The secret is to use your smartphone to take a picture at the same location where you're using your DSLR and copy the smartphone image's GPS data for use with your DSLR images. See the video above for specific details.
TTL without Boundaries! Cactus launches FREE firmware upgrades on the V6 II and V6 IIs to support wireless cross-brand TTL.
Hong Kong, March Hong Kong, March24, 2017 – Just nine months since the release of the Cactus V6 II and Cactus V6 IIs, Cactus is now launching a series of brand-specific firmware upgrades to transform the cross-brand HSS flash triggers to one that also supports cross-brandwireless wireless wireless TTL.
The new X-TTL firmware versions, apart from supporting cross-brand high-speed sync (HSS/FP), remote power and zoom control of Canon, Fujifilm, Nikon, Olympus, Panasonic, Pentax and Sigma flashes all at the same time 1, NOW support automatic TTL automatic TTL exposure in the same cross-brand environment, both exposure on-camera and off-camera.2 The first wave of firmware releases will be for Sigma, Sony ma Sony and Fujifilm Fujifilm Fujifilm. Other camera systems, Canon, Nikon, Olympus, Panasonic and Pentax, will follow one by one as we complete system integration on the V6 II. All these X-TTL firmware versions are freeof charge of charge of charge for V6 II / V6 IIs users. The new firmware is system-specific specific specific so users simply choose the corresponding system when updating with the Cactus Firmware Updater. Once installed, the V6 II / V6 IIs is transformed into a cross-brand wireless TTL flash trigger.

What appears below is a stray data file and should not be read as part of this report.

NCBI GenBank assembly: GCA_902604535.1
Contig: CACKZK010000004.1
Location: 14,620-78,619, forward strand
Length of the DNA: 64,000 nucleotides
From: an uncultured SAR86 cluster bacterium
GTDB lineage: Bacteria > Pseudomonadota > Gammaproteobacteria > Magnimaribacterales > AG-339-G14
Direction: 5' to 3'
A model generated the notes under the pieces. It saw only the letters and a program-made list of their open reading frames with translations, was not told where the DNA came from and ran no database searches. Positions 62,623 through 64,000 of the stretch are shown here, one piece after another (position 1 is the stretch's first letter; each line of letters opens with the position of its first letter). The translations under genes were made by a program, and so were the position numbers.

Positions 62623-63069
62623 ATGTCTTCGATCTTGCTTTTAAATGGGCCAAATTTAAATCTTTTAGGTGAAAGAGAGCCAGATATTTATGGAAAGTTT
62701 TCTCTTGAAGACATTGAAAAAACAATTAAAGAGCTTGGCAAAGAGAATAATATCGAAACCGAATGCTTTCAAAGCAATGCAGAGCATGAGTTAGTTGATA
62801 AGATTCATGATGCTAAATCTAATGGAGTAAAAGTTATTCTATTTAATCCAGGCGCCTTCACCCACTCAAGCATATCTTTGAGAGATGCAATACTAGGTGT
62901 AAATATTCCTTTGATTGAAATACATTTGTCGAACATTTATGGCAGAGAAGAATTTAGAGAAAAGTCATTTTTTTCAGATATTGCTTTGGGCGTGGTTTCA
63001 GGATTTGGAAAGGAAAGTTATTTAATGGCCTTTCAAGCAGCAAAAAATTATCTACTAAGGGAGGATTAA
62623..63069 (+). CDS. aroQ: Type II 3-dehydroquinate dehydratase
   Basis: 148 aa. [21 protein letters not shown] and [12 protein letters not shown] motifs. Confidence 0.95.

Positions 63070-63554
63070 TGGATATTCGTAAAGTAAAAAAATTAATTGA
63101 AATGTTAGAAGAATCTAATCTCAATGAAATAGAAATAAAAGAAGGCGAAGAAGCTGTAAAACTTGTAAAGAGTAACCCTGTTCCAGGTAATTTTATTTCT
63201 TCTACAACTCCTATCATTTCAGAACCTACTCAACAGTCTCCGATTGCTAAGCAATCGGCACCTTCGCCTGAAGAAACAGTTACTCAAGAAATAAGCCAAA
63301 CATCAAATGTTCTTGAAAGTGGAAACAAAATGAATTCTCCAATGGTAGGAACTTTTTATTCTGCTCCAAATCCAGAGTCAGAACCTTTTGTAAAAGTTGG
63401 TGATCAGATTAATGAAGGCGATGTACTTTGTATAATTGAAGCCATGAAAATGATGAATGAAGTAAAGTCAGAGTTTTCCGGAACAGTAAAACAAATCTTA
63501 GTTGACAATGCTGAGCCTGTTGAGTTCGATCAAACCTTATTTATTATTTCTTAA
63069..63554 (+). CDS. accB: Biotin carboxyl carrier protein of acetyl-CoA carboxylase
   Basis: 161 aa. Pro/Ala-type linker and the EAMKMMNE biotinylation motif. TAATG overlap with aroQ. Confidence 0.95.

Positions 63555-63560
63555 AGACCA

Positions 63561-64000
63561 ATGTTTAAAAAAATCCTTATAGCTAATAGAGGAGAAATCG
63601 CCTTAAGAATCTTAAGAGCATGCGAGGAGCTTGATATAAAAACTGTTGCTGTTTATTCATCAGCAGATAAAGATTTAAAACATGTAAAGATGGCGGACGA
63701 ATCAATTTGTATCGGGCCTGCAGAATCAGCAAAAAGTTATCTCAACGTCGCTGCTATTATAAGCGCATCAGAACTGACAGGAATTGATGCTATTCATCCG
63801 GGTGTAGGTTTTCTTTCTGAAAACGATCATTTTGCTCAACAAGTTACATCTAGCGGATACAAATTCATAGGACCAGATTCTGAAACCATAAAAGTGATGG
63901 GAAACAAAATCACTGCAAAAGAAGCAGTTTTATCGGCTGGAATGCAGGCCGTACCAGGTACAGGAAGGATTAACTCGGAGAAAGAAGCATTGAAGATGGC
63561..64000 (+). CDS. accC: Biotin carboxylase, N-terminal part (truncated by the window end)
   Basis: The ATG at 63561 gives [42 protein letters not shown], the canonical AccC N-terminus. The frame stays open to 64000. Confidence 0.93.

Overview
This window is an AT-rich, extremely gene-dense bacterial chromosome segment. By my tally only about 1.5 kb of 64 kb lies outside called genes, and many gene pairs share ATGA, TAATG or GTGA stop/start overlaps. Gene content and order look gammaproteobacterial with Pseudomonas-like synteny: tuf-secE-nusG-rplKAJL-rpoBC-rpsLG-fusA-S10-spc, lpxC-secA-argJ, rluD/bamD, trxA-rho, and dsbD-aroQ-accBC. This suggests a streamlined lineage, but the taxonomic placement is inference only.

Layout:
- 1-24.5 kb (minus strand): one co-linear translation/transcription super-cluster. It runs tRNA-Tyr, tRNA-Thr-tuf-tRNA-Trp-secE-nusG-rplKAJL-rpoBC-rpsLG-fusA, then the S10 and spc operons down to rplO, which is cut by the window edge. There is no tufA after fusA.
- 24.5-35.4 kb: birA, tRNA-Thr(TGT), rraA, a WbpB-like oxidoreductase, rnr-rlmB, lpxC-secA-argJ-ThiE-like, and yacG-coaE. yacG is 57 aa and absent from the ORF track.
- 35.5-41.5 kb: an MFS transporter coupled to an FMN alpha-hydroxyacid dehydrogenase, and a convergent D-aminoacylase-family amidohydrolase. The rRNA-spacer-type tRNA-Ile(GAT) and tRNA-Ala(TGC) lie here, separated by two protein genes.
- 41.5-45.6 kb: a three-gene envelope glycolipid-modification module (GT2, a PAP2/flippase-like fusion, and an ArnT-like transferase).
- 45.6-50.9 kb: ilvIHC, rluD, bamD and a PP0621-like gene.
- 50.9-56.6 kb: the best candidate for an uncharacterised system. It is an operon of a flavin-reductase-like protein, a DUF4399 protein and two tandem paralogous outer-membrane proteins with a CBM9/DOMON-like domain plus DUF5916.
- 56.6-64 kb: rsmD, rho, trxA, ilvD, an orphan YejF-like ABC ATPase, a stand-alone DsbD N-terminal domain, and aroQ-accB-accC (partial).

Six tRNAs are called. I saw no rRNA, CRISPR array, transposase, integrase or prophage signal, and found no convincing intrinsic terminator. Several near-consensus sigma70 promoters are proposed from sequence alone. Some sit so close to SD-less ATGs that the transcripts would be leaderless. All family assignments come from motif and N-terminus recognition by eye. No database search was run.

This unique function gives photographers an unprecedented flexibility. The need for matching flashes with the same camera system for on and off-camera TTL flash photography is over – TTL without boundaries.
The X-TTL firmware allows users to have wireless TT wireless TTL automatic exposure wireless TTL automatic exposure with camera L automatic exposure and flash that runs on the same system, such as a Canon camera triggering a Canon flash, and one that runs on different systems, such as a Sigma camera triggering a Nikon system flash.
Similar to the cross-brand HSS firmware on the V6 II, the supported flash systems for wireless cross-brand TTL include Canon, Nikon, Olympus, Panasonic, and flash that runs on the same camera system.
Two unique Exposure Locks
Cactus is unveiling a brand new approach in using TTL metering. Over the past, professionals who love the convenience from TTL metering often have to suffer inconsistency in lighting outputs, making post processing a pain. In view of this Cactus devised two types of Exposure Locks.
Flash Compensate: Store a desired flash exposure that will automatically adjust according to changes in camera settings. Gone is the ever-changing flash exposures between each TTL metering.